Japan Institute for National Fundamentals

Speaking out

#146 Noda Should Dissolve Lower House for General Election

Koichi Endo / 2012.06.21 (Thu)

June 18, 2012

Prime Minister Yoshihiko Noda left Tokyo in the evening of June 17 for a Group of 20 summit meeting in Mexico, after seeing his ruling Democratic Party of Japan and two major opposition parties reach agreement on revisions to a comprehensive social security and tax reform package.

“He may accomplish more than his recent predecessors combined,” Britain’s Economist magazine said, praising his attitude. His step forward toward a tax increase in an undecided Japan might have been seen as a feat in Europe plagued with credit fears.

Uncertain fate of tax-raising bill

But no optimism can be justified about the fate of the reform package including a bill to raise the consumption tax. There could be a coup within his DPJ in his absence. Former DPJ President Ichiro Ozawa and other DPJ opponents of the tax-raising bill remain tough. Some of them assert their opposition to the bill in the streets, waving banners saying, “We have things to do before raising tax.” Former Prime Minister Yukio Hatoyama has warned that the DPJ could break up if Prime Minister Noda railroaded the package. DPJ Secretary General Azuma Koshiishi pretends to obey Noda while betraying him behind the scenes. Since being asked by Noda just before his departure to put the bill to an early vote at the House of Representatives, or the lower house, Koshiishi has maintained a wait-and-see attitude. This person cannot be expected to be any successful coordinator.

The Prime Minister’s aids apparently plan to obtain the DPJ’s approval on the revised package at its policy meeting June 18 and pass the package through the lower house’s special committee on the reform on June 20, before the lower chamber of the Diet votes for the package, decides to extend the Diet session and sends the package to the upper house known as the House of Councilors on June 21, when the session is now scheduled to end. Prime Minister Noda has formed a tough schedule for the G-20 summit in a bid to come back home by June 20.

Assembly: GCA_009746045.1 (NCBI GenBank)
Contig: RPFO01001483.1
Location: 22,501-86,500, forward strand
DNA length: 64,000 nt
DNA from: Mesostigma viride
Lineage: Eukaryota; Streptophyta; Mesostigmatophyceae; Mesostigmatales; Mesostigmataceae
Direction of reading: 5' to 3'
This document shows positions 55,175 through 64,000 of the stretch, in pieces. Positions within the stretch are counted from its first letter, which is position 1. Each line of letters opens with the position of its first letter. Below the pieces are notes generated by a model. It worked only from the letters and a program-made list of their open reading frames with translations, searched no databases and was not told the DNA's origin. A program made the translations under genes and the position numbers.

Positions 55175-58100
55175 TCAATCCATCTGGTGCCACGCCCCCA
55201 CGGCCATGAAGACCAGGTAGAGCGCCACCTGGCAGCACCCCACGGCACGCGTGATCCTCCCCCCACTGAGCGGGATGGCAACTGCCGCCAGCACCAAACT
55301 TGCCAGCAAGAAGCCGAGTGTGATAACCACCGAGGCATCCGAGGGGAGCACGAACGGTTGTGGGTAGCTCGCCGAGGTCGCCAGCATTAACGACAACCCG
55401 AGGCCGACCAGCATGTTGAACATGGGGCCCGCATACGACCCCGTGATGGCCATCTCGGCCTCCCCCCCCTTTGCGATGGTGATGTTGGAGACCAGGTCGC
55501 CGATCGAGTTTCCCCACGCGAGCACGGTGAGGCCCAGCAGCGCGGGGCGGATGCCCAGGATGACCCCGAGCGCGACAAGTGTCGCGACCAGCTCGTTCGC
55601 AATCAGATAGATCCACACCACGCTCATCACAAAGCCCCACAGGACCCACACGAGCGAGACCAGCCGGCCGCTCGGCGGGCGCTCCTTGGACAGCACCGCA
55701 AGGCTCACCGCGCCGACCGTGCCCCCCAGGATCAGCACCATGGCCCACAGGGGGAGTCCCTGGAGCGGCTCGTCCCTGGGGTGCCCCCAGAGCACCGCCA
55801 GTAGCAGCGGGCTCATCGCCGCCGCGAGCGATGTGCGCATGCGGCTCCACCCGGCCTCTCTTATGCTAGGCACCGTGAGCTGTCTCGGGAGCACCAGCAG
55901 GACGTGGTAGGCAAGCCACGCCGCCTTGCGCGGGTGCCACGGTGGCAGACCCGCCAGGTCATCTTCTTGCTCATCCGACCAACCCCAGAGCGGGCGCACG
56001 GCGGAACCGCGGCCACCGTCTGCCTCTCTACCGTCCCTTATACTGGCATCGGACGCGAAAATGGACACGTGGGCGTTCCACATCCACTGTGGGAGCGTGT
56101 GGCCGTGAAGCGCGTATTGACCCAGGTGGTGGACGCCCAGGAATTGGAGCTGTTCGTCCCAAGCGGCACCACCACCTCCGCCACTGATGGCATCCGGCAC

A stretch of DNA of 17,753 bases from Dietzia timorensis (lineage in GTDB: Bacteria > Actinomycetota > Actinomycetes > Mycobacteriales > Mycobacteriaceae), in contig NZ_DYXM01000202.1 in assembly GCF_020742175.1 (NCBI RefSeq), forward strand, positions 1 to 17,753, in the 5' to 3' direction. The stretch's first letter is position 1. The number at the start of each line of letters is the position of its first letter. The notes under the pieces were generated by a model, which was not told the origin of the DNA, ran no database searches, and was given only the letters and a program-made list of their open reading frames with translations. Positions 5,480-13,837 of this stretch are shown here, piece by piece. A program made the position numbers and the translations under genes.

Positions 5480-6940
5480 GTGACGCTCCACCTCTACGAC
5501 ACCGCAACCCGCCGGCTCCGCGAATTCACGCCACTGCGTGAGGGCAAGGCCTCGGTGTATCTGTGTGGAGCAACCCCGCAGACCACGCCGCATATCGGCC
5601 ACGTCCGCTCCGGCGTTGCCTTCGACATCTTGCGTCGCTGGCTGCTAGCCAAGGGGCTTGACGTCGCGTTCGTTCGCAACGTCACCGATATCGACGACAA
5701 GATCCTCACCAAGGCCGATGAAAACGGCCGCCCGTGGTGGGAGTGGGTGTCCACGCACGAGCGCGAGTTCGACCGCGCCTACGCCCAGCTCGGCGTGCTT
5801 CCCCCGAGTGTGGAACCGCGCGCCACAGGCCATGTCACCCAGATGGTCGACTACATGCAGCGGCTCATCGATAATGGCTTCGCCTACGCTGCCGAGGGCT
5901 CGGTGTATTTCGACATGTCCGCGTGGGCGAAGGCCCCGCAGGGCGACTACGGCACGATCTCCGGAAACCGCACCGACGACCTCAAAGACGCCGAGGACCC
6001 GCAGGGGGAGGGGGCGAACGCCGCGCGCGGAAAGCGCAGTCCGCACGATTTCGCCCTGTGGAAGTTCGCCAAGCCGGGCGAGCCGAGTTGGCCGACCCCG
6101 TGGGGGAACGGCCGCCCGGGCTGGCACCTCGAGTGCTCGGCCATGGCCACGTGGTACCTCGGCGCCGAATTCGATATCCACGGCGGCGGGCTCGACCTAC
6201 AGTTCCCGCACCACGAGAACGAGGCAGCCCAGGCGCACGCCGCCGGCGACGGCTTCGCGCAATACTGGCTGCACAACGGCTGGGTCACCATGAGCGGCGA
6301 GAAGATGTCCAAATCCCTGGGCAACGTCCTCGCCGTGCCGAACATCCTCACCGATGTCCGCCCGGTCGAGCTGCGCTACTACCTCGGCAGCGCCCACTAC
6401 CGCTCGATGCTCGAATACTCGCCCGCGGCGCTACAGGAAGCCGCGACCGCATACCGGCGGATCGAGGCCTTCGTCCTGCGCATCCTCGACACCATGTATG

The DPJ policy meeting will attract attention first. Opponents of the tax-raising bill may demonstrate their strong protest. In the absence of Prime Minister Noda, other DPJ executives will have to deal with such protests. But they are not necessarily reliable. Even if the package is approved in a torrent of protest at the DPJ meeting, a vote at the special committee on June 20 may be uncertain. The problem is whether the committee’s Chairman Kansei Nakano is prepared and able to lead the panel to railroad the package. If the committee manages to pass the package, it will be put to a vote in the full lower house on June 21. If some DPJ lawmakers vote against the package, even though with the package being passed, the ruling DPJ may effectively break up.

Noda should be prepared to disband DPJ

Nevertheless, Koshiishi may never admit a breakup. This is because he is the DPJ secretary general as far as the party exists. He could choose to shelve the package for the sake of DPJ unity. Even if the Diet session is extended, therefore, it may be uncertain whether the package will pass the upper house where Koshiishi leads DPJ members.

Why would the political turmoil be prolonged so much? Because the DPJ that took government while denying a consumption tax hike is not qualified or able to lead the tax hike. The party unity to which Koshiishi sticks may mean nothing more than the maintenance of such contradiction. If Noda were eager to achieve any true feat, he would have to resolve the contradiction. To this end, he may have to dissolve the lower house for a general election where voters would decide what Japan should do. Even at the risk of disbanding the DPJ, Noda should dissolve the lower house after meeting the precondition that the lower house election system be reformed to correct the disparity in vote value.

Koichi Endo is Director, Japan Institute for National Fundamentals, and Professor at Takushoku University

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